Lost in the Twilight Zone Marathon | Ep 12 | Nicklaus

“They always assign the crazies to the newbies, huh?” the guard says.

“Crazies?” I ask as I sign into the visitor log. The case seemed to be your standard open and shut B&E. Nothing was taken, though, according to the police report. No one was hurt, apart from a scared shitless thirteen-year-old who had fallen asleep on the couch while watching TBS’s A Christmas Story marathon.

“Guy thinks he’s Santa Claus.”

“Well, it is that time of year.”

The buzzer rings, and the door to my right clicks open.

“You can go back.”

I walk down the end of the hall to the meeting room, where my client waits alone at a gray round table handcuffed to a hook in the center.

I’m immediately taken aback by how he looks. I’m not sure what I expected to see. Surely not a jolly old man with all white hair in a big red suit. But I don’t think I expected to see this guy either. He’s young and, well, hot. His skin is a deep tan, as if he spends his summers in Southern Italy when he’s not in the frigid North Pole. He has sandy brown hair and eyes the same color. His eyelashes are long and curl up as if he’s wearing mascara. His beard is trimmed short, and his lips are full and pink. He licks them right before he speaks.

“Hi there. You’re my lawyer?” His voice is deep and intimidating. I wonder how his “Ho, ho, ho” sounds. Thunderous, I imagine, it could shake this whole room.

I nod and sit across from him. “I’m Jenny.” I reach over and shake his hand. His grip is strong. “So, you’re supposed to be Santa?”

“Not quite what you expected, hmm?” He leans back and crosses he left leg over his right knee. “I’ve always been curious about how these myths start. For example, how does a morbidly obese old man who probably has a breathing problem squeeze down a smoky chimney?”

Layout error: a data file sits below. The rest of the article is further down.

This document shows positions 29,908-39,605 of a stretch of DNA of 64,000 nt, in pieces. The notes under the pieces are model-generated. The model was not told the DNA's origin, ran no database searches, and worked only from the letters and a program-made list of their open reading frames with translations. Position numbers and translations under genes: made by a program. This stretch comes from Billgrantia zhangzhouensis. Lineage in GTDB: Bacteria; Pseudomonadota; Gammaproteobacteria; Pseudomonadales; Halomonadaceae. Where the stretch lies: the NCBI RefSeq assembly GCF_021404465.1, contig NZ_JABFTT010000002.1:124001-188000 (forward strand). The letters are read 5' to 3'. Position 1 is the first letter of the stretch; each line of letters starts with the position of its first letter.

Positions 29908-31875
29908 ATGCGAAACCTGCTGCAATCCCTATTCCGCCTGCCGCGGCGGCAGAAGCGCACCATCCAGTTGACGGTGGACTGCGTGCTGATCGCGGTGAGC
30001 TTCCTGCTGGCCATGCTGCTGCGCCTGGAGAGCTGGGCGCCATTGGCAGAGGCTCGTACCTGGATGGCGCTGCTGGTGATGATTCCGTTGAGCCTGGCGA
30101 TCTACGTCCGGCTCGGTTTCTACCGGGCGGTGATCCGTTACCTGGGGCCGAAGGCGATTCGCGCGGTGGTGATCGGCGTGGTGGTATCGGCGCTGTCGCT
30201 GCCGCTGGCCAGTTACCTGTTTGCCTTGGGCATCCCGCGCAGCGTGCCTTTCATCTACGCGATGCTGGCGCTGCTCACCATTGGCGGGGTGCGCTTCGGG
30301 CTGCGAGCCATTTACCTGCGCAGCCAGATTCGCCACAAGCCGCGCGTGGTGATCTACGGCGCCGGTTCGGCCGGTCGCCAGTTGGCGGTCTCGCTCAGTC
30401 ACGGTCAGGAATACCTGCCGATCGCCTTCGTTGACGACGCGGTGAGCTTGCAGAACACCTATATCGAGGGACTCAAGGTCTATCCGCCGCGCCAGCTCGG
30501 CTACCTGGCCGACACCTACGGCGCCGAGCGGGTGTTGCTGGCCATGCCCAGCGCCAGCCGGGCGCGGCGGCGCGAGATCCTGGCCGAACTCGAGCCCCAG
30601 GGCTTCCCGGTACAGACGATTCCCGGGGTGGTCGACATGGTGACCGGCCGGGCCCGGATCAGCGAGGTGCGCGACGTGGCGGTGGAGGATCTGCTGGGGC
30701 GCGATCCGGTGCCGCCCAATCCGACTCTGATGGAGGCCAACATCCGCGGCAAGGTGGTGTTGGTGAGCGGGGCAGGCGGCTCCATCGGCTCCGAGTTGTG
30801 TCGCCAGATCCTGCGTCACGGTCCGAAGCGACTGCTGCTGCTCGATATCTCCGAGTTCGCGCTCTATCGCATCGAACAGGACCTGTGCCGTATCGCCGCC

“Good question.” I click my pen and open my notepad to an empty page. “So why don’t you tell me how you got into the Wilkinson’s house.”

“Right to business, huh? Okay.” He clears his throat, uncrosses his leg, and sits straight. “I was invited in.”

“Invited.”

“That’s how I get into every house. As long as there is someone there who believes.”

“Is that your defense? The girl who called the cops on Santa Claus believes in Santa Claus?”

“Please, call me Nicklaus. Don’t know how ‘Saint’ became ‘Santa.’ It sounds like baby talk, doesn’t it?”

“I—”

“In any case, I’m no saint. Another common misconception. There was a Saint Nicholas. And he was a very charitable man, no doubt. But I was around long before him.”

I’m at a loss for words, but in an effort to turn the conversation back to the case before he tries to tell me he’s Jesus or something, I ask again, “Who invited you in?”

“She has a younger brother.”

I shuffle through my stack of papers. “The boy was sound asleep the whole time. You mean to tell me he got out of bed, opened the door to let you in, and then returned to bed, all without being noticed?”

He chuckles, “Of course not,” then taps the side of his head with his index finger. “In his dreams.”

“His dreams?”

“Yep, a Miles Morales Spiderman suit he was dreaming about, if I’m not mistaken. I was able to deliver it under the tree before they came and arrested me.”

“You’re serious?” The guard was right about the “crazies.” Even his good looks can’t save him. I straighten my papers and return them to the manilla folder and then into my briefcase as I get ready to leave, my visiting time almost over. I’ve stayed longer than I was supposed to anyway. The purpose of this meeting was simply to introduce myself and inform him we were pleading guilty. Like the guard said, the newbies get the crazies, and the crazies are always the easy cases. No need to waste taxpayer money on a lawyer who only passed the bar a month ago after six tries, were my boss’s words. Plead guilty, take the 90-day jail sentence and community service, move on to the next crazy.

“You stopped believing in me at a young age.”

I stop, mid stride to the door, and spin around to face him again. “What?”

“Single mom working double shifts as a waitress. Five other siblings in a two-bedroom apartment. You were forced to grow up quickly.”

“How did you—” I start, and then, almost defiantly, I slam my briefcase back down and lean over the table, beyond the center point and dangerously close enough for him to reach up and wrap the chain of his handcuffs around my neck and squeeze, if he were a violent criminal. The jury’s still out on that. Crazies tend to get physical when you don’t accept their absurd logic.